by Eileen Casey
In 1929 an article in the Journal of Medicine offered this advice about how to help patients who have suffered a heart attack:
“The nurse should be carefully instructed to do everything in her power to aid the patient in any physical activity so that all possible movements such as feeding himself or lifting himself in bed are spared…Finally the patient should be urged to spend at least 6 weeks and preferably 8 weeks or more absolutely in bed.”
This outlook had significant consequences and by the late 1930s many people were out of work due to cardiac disease. Slowly things started to change. By the 1950s medical research was beginning to show that this was the wrong approach to treat someone after a heart attack. By the 1960s it was known that early movement and supervised exercise were optimal. Cardiac Rehab was born. Today comprehensive cardiac rehab is the gold standard of care.
Oncology or cancer rehab is undergoing a similar evolution. In years past, a number of patients who finished acute cancer treatment were left to struggle with issues such as pain, profound fatigue, deconditioning or loss of motion due to surgery, chemo or radiation treatments. There was little in the way of help to offer these patients and many were left with the impression that this was their “new normal” that they just had to accept. With over 12 million cancer survivors in the U.S., and nearly a million new cancer diagnoses each year, we need to offer more to these patients.
Many professional organizations are recognizing the need for formal cancer rehab. The American College of Surgeons’ Commission on Cancer (COC) has become a leader in ensuring that cancer rehab is part of the continuum of care for oncology patients. The National Comprehensive Cancer Network (NCCN) has issued clinical guidelines for survivors including guidelines to address pain, fatigue, cognitive function and exercise. Many of these issues can be addressed with rehabilitation. A growing body of research suggests that exercise can help improve survival, prevent declines in fitness and improve outcomes of cancer treatments.
Despite the growing evidence demonstrating the benefit, many patients are never referred for formal rehab services. Some patients may be told to “stay active” or “exercise more” and some may even be referred to an exercise class; however, many survivors are not ready to exercise with people who are not healthcare providers. Exercise alone is not cancer rehab. Cancer rehab should be a comprehensive, multidisciplinary team approach. Care provided should be evidence-based. Outcomes, or how well patients respond to treatment, should be tracked. Rehab is meant to help improve function and decrease disability.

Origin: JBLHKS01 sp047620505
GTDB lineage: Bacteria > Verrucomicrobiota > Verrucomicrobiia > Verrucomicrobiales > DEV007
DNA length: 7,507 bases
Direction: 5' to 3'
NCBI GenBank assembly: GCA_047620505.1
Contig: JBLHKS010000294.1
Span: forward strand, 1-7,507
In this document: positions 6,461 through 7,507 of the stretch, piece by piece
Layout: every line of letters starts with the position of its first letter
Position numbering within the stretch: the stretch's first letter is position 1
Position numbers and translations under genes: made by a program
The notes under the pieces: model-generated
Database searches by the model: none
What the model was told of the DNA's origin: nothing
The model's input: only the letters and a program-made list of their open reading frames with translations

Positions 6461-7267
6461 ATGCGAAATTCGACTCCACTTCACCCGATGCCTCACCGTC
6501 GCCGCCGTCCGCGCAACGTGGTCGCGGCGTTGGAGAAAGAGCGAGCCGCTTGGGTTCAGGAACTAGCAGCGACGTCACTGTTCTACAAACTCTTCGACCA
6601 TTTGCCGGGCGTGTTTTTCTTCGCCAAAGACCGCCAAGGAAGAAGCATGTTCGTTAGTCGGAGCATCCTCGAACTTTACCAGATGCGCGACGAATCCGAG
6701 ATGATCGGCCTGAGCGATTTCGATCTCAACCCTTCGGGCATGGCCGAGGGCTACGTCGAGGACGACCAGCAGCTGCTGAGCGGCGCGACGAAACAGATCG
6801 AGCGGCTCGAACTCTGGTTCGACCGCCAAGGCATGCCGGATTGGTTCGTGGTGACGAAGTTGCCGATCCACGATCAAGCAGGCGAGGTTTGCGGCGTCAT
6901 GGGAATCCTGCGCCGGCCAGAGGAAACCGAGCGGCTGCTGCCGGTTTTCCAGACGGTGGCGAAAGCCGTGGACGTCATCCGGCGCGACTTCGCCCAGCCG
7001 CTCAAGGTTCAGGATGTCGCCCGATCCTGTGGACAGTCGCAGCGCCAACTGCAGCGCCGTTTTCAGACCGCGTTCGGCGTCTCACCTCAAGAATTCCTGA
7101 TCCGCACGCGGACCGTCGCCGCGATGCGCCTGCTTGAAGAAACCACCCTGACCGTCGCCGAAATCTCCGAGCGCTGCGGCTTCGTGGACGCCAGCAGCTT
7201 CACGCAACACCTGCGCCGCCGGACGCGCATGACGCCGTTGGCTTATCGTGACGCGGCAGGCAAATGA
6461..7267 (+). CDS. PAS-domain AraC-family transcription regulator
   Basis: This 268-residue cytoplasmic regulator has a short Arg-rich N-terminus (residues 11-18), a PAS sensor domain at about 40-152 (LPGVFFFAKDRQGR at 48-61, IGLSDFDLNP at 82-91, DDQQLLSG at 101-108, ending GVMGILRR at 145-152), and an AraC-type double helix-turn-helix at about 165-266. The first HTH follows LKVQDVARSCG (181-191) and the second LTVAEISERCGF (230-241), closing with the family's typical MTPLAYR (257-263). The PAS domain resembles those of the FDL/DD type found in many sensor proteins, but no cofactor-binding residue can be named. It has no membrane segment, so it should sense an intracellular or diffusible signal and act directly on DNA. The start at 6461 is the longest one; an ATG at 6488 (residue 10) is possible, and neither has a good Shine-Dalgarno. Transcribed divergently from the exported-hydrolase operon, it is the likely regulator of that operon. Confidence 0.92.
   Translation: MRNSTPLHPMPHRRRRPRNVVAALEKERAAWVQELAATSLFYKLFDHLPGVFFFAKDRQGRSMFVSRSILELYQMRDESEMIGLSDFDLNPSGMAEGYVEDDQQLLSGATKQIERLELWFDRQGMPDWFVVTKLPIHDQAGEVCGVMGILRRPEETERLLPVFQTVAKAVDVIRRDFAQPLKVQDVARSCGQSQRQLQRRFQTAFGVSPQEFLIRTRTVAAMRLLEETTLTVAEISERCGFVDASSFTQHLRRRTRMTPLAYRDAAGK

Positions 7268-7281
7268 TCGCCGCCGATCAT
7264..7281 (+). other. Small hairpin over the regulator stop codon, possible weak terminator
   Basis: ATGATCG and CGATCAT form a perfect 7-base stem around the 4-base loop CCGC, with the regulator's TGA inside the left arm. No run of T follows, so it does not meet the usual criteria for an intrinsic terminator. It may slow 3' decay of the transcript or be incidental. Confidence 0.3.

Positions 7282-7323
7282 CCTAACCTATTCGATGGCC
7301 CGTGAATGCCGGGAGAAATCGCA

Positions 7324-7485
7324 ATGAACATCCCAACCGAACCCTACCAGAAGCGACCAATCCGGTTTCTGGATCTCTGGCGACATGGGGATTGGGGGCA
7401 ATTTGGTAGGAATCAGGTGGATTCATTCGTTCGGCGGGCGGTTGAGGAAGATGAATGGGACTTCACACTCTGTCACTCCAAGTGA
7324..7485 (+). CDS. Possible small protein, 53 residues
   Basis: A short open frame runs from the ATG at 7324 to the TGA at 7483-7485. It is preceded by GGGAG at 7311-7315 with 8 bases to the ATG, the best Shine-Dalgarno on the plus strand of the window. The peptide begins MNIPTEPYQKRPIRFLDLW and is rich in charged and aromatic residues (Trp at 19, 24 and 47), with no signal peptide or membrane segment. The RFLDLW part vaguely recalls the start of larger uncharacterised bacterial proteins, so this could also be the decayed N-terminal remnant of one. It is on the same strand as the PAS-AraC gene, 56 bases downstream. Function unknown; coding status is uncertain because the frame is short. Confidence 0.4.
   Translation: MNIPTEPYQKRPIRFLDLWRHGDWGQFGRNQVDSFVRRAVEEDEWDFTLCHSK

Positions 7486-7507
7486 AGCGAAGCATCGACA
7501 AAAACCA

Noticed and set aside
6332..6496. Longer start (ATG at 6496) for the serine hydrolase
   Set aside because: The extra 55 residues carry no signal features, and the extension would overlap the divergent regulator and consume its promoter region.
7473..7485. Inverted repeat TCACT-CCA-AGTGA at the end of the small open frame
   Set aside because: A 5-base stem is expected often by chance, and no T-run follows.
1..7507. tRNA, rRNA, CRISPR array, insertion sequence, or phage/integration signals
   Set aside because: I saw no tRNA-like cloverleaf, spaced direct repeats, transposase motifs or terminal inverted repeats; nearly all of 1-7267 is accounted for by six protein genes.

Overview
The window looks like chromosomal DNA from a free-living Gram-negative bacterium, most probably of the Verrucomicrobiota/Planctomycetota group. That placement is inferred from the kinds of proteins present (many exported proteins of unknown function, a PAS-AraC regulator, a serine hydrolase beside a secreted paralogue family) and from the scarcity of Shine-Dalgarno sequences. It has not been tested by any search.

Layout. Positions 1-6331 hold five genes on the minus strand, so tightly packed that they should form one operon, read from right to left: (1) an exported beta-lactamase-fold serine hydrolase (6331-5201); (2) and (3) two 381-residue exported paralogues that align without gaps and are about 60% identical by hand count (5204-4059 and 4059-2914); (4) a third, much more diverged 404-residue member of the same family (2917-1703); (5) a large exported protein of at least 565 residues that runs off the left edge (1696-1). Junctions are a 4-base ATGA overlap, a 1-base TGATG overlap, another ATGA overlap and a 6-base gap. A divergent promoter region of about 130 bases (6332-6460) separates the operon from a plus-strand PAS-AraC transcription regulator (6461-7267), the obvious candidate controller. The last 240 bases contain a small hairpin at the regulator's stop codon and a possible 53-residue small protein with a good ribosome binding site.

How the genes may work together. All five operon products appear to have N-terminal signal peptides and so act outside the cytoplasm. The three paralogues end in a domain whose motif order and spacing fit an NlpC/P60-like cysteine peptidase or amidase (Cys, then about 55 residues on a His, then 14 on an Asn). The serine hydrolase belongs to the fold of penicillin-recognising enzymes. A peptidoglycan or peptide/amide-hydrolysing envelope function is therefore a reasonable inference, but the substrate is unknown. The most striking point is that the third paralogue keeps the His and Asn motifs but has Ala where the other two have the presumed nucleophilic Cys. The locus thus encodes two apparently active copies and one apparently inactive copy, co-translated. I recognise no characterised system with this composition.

Think about someone who has had a stroke or broken bones and is having problems getting around. Their doctor would generally refer them to rehab first, not to a fitness center to exercise on their own. Rehab professionals would evaluate the person to see what their problems were and then develop a treatment program to help address those problems. Rehab would not change the fact that the person had a stroke or broken bones but could significantly improve how well that person functions. Once their maximum function was achieved, then the person would be ready to continue on with a community-based exercise program.
Rehab is almost a given for orthopedic issues, trauma, strokes, brain injuries or other neurological issues. A cancer diagnosis can be as life changing as a stroke or a major trauma. Cancer patients have to deal not only with the psychological trauma that a cancer diagnosis can produce but they are also given treatments that can cause physiological trauma that leave as many as 1 in 4 with physical problems. Rehab can help optimize their recovery. Yet for cancer patients this is not yet the standard of care, but progress is being made in that direction.
BMH has partnered with Oncology Rehab Partners to be able to provide a comprehensive, coordinated rehab program to oncology patients through the Survivorship Training and Rehab (STAR) Program® Certification. The STAR Program® was developed in response to the need for well-developed and integrated cancer rehab training. Our multidisciplinary team includes physical therapy, occupational therapy, speech therapy, nutrition and oncology nurses. By obtaining STAR Program® certification, the staff at BMH has made a commitment towards providing an integrated approach to cancer care that includes rehab for our patients.
Not every cancer patient needs rehab, and those who do may not need all services offered. But for those who do need it, the staff has been trained to help provide oncology patients with a range of services such as physical or occupational therapy, speech therapy and nutritional counseling. If you think you or someone you know may benefit from the program, please speak to your doctor about a referral.
Eileen Casey, PT, is the Director of Rehab Services at Brattleboro Memorial Hospital. She can be reached by calling 802-257-8255. The BMH STAR Program team will be hosting an open house on May 22 from 5 to 6 PM on the 1st floor of the Richards Building for anyone interested in learning more about the program and meeting with the staff. Light refreshments will be served.